Simon WyreAutomation in the workplace has been rising from the middle of the 20th century, with the introduction of the microprocessor in the 70’s fuelling a massive increase in the use of electronic devices to measure, monitor and control industrial processes. Although the user had interacted with such devices using mostly switches, their use become more limited as the complexity of data exchange went up and graphical screens were employed in an ever greater number of applications. Initially, users would interact with such systems with a keyboard and possibly some sort of pointing device such as a mouse but both have many disadvantages, not least of which is their poor reliability in an industrial application.

The alternative is the touch-screen, technology which is increasingly becoming the natural choice for interfacing with industrial machines, right down to the smallest of displays.

What is “Industrial”? An industrial application can mean any application which is in a harsh environment and not just controlling a milling machine on the shop floor. Such applications include:-

• Point of Sale devices like checkout tills
• Interactive display systems such as shopping mall information screens
• ATM and public transport ticket issuing machines
• Gaming machines in public areas and amusement arcades
• Marine and offshore installations
• Aerospace
• Road transport
• Industrial process control

Although touch screens have been around for about 40 years, their high cost limited their uptake to more expensive applications. As cheap touch screens pervaded the consumer market in the last ten years, their cost has come down considerably and that has led to more touch screens being designed in to industrial units.

The main selling point of the touch screen is its ruggedness but the advantages of the industrial touch screen do not begin or end there. Other benefits of touch screens in industrial applications include:-

• Simple interface. With only the screen to deal with, the user is less likely to make mistakes. They can be guided by on-screen menus. If a switch must not be pressed, don’t put it on the screen. This is especially true for casual and non-technical users such as shoppers. On the shop floor, this should lead to an improvement in safety and productivity
• More reliable. Keyboards can have over 100 switches. The touch screen has no moving parts
• Less space. This is particularly important in places where space is limited, such as the driver’s cab or the pilot’s cockpit
• More portable
• With no need to print on or around any keys or switches, it is much easier to make the system multi-lingual
• With a keypad or keyboard, the switches are in a fixed position but the touch screen can have any shape and size of ‘key’
• Resistant to contamination. They are impervious to dust, chemicals, fluids and the weather
• Will not contaminate. Especially important in the food processing industry or silicon foundries
• Combined with RFID for security tag or credit card processing as required, the system can be completely sealed
• Resistant to vandalism or heavy use
• Can be used in hazardous areas like mining or petro-chemical industries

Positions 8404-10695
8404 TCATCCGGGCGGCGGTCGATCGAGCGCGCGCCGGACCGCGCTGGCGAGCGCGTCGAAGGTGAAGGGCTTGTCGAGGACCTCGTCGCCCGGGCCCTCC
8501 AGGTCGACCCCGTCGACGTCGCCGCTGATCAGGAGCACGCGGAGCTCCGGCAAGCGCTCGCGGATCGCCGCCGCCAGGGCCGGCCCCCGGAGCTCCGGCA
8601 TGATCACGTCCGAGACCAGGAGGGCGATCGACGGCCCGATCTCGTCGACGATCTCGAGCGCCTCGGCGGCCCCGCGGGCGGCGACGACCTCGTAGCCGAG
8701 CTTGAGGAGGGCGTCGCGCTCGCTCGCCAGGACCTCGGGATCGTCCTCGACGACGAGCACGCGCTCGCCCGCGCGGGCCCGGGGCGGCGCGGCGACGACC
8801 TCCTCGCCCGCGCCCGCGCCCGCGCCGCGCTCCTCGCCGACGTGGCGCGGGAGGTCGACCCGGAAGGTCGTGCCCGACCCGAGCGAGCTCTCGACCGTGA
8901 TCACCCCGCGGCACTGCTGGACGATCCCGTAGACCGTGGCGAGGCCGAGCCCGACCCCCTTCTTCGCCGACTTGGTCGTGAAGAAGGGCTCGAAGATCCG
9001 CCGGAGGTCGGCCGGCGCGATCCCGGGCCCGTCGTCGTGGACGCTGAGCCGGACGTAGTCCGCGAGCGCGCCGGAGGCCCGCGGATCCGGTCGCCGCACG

There are a number of touch screen technologies available to the designer and it is important to match the technology to the application for optimum performance and cost-effectiveness. The following list is not exhaustive but covers the main types:-

Panel PilotResistive:

The most widely type used in small - medium devices and mobile phones. It is cheap, has a low activation pressure and can be used with most pointing devices and is well suited to small applications. Its disadvantage is that it reduces light transmission by about 25%. If precision is required, it will need periodic re-calibration and can eventually wear out. The plastic top layer is not very scratch resistant.


Uses glass on the top layer and is very scratch resistant with excellent light transmission. This display uses static to detect the presence of a pointing device but not if it is insulating such as a gloved hand. The most popular choice for kiosk and ATP applications

Surface Acoustic Wave (SAW):

Uses sound waves to detect the presence of the pointing device. Uses glass and like the capacitiative system, has a high light transmission. It is, however, badly affected by surface contaminants and has limited operation with pointing devices other than human fingers. Another popular choice for ATM applications


A ‘screen’ of infrared is cast over the display and where the pointing device interrupts it, its position can be determined. It can work with any screen type and has zero activation pressure. Light transmission is excellent but the resolution is lower than other technologies. Can be affected by extreme levels of contamination. Needs a large overlay frame, which can be intrusive with small screens.

It is important for the designer to study the advantages and disadvantages of the different screen types before integrating one into their product but once mastered, it will reap benefits for them and their customers. The touch screen is now the interface of choice in many industrial applications and is displacing conventional input devices. As its cost continues to fall, so will it find its way into smaller and simpler systems. With suitable software, its operation is easily understood by technical and non-technical alike and has a more natural operation than the separate data entry and pointing devices found on conventional PCs.